Friday, 6 July 2007

In which our heroine gets scared to death....

"I'mBrokenDownInTheFastLaneOfTheM4BetweenJunctions7and6 andTheRACsaidToCallYou!"

The words came spilling out of me at a hundred miles an hour. I don't think the police telephonist had any idea what I said. It was 6.15pm, the busiest time of the evening, and without so much as a splutter, my beloved Toy car stopped working in heavy traffic. Unfortunately, we were already stationery - so there was no momentum to carry me to the hard shoulder and out of immediate danger. I put on the hazard lights and tried to solve the problem from the safety of the drivers seat.

This was the forth time in five days the engine had cut out. And the twelfth time since November. I'd called the RAC out twice; taken the car to two separate garages and the last time he'd been under the microscope was 20th June. Provisional diagnosis - an intermittent problem with air in the fuel lines, "but we can't figure out why or trigger an occurrence".

On Sunday, it nearly put paid to a 200 mile round trip to visit my SIL. The RAC mechanic said "in these cars, it's always the o-ring on the fuel filter", covered said o-ring in silicon sealant and taught me how to bleed the air out. First chance I could, I made an appointment for the garage to change the o-ring on Friday afternoon.

On Tuesday, I was whizzing along an empty stretch of the M4 at 70 miles an hour when the revs dropped to zero and the engine cut out; pulled over to the hard shoulder, checked the fuel lines - whopping big bubble - bled the air out and drove home. On Wednesday evening, it wouldn't start - whopping big bubble again, bled the air out and went to a quiz.

And here I was on Thursday evening, desperately trying to bleed the air out, whilst the traffic was getting faster and heavier around me. As the crow flies, I was two miles from the garage where he was booked in. "Please, Toy, just start!" No luck. The engine was turning over but nothing was catching light.

The police telephonist kept my talking whilst organising the highway patrol to rescue me. "You're in the fast lane?" "Yes." "Stay in the car. Is your seat belt done up?" "Yes." "Are the windows wound up?" "Yes."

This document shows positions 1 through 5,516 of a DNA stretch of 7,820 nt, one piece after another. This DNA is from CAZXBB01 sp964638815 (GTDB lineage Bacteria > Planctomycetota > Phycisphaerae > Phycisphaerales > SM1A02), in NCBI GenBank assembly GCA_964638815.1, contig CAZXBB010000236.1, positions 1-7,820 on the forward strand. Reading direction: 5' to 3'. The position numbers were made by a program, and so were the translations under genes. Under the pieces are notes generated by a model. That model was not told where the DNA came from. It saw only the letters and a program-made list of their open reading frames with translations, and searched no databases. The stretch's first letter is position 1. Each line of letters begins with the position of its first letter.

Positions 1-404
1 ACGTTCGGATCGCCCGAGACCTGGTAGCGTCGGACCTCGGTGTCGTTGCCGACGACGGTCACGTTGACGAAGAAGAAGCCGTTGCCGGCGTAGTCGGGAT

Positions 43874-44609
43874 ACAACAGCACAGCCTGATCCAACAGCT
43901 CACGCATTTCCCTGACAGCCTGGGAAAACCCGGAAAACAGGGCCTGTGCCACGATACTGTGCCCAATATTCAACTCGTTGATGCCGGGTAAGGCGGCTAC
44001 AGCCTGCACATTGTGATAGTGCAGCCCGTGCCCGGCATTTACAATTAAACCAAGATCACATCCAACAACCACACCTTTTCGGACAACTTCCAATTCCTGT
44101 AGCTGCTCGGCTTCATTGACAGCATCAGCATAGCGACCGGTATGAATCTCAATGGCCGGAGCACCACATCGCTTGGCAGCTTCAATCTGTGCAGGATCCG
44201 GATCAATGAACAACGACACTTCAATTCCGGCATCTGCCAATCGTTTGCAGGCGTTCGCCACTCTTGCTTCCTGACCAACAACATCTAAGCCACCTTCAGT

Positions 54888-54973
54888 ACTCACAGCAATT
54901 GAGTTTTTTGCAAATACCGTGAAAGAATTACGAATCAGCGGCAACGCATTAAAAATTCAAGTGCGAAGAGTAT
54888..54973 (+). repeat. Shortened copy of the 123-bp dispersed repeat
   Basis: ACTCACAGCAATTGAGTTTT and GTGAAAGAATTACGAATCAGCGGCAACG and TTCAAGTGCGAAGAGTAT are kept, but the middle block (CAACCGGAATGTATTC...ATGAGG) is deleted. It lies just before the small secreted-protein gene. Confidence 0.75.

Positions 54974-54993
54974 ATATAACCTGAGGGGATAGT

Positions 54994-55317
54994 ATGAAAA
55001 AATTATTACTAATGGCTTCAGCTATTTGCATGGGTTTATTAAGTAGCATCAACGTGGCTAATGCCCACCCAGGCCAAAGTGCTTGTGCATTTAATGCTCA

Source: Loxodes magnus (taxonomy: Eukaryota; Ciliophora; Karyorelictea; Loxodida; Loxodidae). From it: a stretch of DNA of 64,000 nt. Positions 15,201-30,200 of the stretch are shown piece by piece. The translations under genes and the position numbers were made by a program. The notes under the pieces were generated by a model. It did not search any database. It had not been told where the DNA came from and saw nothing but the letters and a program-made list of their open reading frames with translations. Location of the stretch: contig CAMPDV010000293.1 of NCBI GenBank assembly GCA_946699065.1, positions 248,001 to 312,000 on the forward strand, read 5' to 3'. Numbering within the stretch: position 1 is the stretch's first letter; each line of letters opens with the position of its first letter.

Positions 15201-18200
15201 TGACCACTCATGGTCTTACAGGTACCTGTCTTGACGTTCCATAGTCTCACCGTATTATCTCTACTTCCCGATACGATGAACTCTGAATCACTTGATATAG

At this point, a woman in a grey car nearly took the left rear wing off, swerving at the last minute. I sat there shaking.

"I can see some lights." Two St John Ambulance officers pulled up on their motorcycles, blue lights flashing. (Very brave of them. St John are unpaid volunteers.) They talked to the telephonist, got me out of the car and behind the central barrier. Then the Highway Patrol arrived, stopped all the traffic and pushed the Toy to the relative safety of the hard shoulder. I wanted to hug them. I desperately wanted a hot drink, too.

By the time the RAC arrived, I was snuggled into my black coat, standing on the side of the road, and had stopped shaking. "I can see what the problem is: you're out of fuel." "No. There is at least 3 litres in the fuel tank. I've only done 30 miles since the red light came on and the range is at least 60 when that happens."

He checked the fuel lines. Some air, but not enough to demonstrate that I'd run out of fuel. He bled some diesel out of the filter - it was fine. He tested the line between the filter and the tank - no blockages. Finally, he flipped up the back seat, pried off a hatch and opened the fuel tank from the top. He pulled out a white canister (the "module") and proceeded to take as much of it apart as possible. More diesel poured over the roadside.

Wedged in a crevice of the module, under the intake, was a triangular piece of paper about the size of half my thumbnail. That was the culprit.

The mechanic put the Toy back together and told me to start the car. The engine started ran for a few seconds and then died. I said to him "maybe, this time, I really am out of fuel". He said, "No".

We moved onto option 2, which was to tow the car to the garage by attaching a bar between the two vehicles. It meant that I had to stay at the wheel and steer. Gingerly, we pulled out onto the M4. A couple of lorries and a coach ignored us and tried to mow us down. Finally, a nice driver let us out. I was hyperventilating.

For four miles, I watched the corner of the vehicle 6 feet in front of me, unable to see anything except the white line beside it. We drove off the motorway and wound back on ourselves to get the garage, all the while doing at least 40 miles an hour. My left foot was pressed hard to the foot-rest to stop me trying to slam on the brakes and the clutch.

The RAC mechanic drove me home and dropped into the garage this morning to explain his diagnosis. When I phoned at lunchtime to find out when the car would be ready, I was told "You know what the real problem is? You were out of fuel!".

- Pam


wrnglrjan said...

Yikes, Pam! I'm glad you're OK.

Mother of Chaos said...

Thank goodness you're OK!! ACK!!!!!

That would have scared the @*^&@ out of me! And possibly a couple &@&^'s as well.

Stephanie said...

I'm so glad you are ok!